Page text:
Blackhawks, O.M.A.C., and Men of War were so low on my radar I  actually forgot they were being published until this announcement. Mr. Terrific and Static Shock I was aware of, I just wasn’t into either character so I gave them a pass. I was an old fan of Hawk and Dove, but Rob Leifeld’s involvement in the book kept me away. So basically none of these really surprise me.
Of the new books Batman Incorporated is the big one for me. I was enjoying this title prior to its cancelation to make room for the relaunch. My hope is that they pick up the story were they left off or at least bridge to what went before.
Earth 2 is the other sure thing. I love the JSA and if you will forgive me, I think going back to the Earth 2 concept is the best of both worlds.
World’s Finest will get a shot as it ties into Earth 2. I’m happy to see Power Girl back as well as the Huntress. My hope for this title is that it will feature the original Huntress (the alternate earth daughter of Batman and Catwoman). If this is the case we will have a third keeper. 
Dial H is an update of an old series about a mysterious dial that can temporarily turn normal people into superheroes. It is a concept that can work if the right writer is on it. I will give it a look at least to see what they do with it.
The Ravagers is a spinoff from Teen Titians and Superboy, two books I am not collecting so pass.
G.I. Combat is attempting to keep a military book on the schedule. This one is at least revisiting the weird war stories: Haunted Tank, the War time forgot, and the Unknown Soldier.  I really have no more interested in the than I was for Men of War. Pass
What I am really interested in seeing is what else DC has up its sleeve. Are we going to get a new title every time there is a cancelation? If so what does DC have lined up?
When the first anniversary of the New 52 comes in September what will the DCU look like?

My Fanboy New Year’s Resolutions.

I took time off from writing the blog for the holidays. This was needed as it was a crazy time for me and I needed the time.
However I did take time to reflect on where I want to go with this blog in the New Year. Let’s take a moment to look at my Fanboy News Network resolutions for the 2012.
First off my wife and I are rearranging our house. She is dedicated to make her home craft business Twisted Kitten Creations a success and I want to start making video entries. To facilitate this we are rearranging the house to give us more room for our creative activates. This will give her more room for making her products and give me a space to use as a recording studio.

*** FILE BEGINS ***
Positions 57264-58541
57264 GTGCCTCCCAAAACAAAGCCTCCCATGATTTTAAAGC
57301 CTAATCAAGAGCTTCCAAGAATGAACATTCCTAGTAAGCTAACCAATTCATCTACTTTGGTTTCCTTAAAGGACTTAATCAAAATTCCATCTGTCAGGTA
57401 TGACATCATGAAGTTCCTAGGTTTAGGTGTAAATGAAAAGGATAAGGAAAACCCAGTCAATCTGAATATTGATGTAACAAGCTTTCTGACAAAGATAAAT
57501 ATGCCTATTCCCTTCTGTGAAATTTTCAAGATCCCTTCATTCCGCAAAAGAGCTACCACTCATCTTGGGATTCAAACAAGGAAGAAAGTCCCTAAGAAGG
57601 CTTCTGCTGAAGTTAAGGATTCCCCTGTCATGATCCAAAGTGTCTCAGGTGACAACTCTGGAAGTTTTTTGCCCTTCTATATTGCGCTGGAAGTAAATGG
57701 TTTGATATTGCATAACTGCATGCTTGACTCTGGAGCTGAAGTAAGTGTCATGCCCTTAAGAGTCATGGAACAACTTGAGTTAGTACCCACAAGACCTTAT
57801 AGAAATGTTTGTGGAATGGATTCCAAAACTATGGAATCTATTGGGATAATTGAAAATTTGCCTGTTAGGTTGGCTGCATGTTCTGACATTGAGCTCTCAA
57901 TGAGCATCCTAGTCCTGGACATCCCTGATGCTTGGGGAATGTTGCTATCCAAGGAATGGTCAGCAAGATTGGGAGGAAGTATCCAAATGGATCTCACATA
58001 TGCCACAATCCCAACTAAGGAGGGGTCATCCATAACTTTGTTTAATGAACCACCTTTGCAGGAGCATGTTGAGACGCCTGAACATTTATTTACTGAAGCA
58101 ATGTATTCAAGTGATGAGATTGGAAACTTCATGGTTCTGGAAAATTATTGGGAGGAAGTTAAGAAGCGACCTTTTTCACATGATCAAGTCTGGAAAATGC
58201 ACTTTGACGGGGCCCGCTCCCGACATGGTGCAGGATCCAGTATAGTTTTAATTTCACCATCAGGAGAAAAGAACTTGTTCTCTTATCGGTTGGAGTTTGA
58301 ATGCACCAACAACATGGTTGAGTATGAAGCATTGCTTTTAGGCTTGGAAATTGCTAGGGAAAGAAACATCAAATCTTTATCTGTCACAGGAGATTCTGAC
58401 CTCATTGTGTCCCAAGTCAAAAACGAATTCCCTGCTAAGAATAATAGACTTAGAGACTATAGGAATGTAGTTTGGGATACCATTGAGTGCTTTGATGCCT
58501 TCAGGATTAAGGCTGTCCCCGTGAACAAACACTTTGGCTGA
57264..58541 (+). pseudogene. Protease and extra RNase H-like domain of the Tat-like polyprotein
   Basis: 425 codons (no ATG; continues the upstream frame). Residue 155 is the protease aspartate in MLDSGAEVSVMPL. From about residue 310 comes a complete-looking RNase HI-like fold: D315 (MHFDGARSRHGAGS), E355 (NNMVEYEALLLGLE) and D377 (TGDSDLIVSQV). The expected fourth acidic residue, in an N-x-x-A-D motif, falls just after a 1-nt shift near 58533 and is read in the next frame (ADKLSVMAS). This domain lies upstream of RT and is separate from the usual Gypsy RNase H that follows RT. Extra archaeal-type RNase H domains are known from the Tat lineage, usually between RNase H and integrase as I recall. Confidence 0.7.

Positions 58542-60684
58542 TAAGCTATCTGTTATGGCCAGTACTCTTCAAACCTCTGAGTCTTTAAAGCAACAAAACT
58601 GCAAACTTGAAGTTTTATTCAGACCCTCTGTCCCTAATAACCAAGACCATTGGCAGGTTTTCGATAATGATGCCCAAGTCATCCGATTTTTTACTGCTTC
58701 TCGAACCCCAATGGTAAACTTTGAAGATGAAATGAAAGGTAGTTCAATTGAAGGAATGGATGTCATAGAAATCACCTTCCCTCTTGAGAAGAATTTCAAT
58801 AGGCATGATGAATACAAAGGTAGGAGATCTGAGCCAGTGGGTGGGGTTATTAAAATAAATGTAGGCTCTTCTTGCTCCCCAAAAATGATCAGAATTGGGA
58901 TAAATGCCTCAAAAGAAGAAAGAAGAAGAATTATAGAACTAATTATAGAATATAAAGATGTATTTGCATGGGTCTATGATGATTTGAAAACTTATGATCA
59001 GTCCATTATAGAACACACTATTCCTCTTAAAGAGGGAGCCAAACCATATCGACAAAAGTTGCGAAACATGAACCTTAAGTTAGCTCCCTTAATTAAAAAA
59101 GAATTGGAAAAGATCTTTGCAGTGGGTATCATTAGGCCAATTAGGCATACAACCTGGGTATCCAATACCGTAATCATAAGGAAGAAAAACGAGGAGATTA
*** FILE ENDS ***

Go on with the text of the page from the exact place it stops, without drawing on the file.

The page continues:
This leads straight to my next resolution. Start making videos for the site. I have a plan now. Once the house is rearranged I will start making them. I may take a couple of tries at it before I release anything, but I will at least start recording. Once I start posting my goal will be a video port every two weeks. I’ve already invested in a more powerful computer to handle the editing.
And now I will make the statement that is sure to come back to haunt me. I vow that there will be a post on the blog every Saturday. This means that every Saturday I miss will bring me the burning shame of missing a deadline. If that doesn’t get me writing more nothing will.
I will do more posts that are reviews of material relevant to geek culture and not just editorials.
I will look at expanding beyond just a blog and work to make this a more legitimate site. I will look for advice from my sister as she is much more successful at this. (Assuming she buys my line about this being what family does for each other.)
I will start promoting the blog more. This is hard because despite doing this I hate going out and promoting myself because I fear that I will come off as an egotistical ass. I need to get over it if I actually plan on ever finding a larger audience. Again I will ask my sister for advice. 
And my wife.
 And Aron from the comic shop.
And my other friends
And those of you reading this.
Where was I?
I will make an honest effort to make a backlog of articles so that if life gets in my way I will still have something to post every Saturday.
I will create a catch phrase to end blog posts. I feel I just sort of end right now.
There it is, my goals
So with that here are some projects I am working on.
1.       An article on the power held by geek culture and that pros and cons that brings.
2.       A series of reviews cover Universal Horror, both written and eventually in video.
3.       A video series on what makes Seattle the Geek capital of the World.
4.       A new Alternate Interpretations.
5.       Tales from my days working at Wizards of the Coast.
6.       Tales from my days as one of the founding members of the Camarilla.
We will check in in on this list in July and see how well I did.
Have a happy New Year.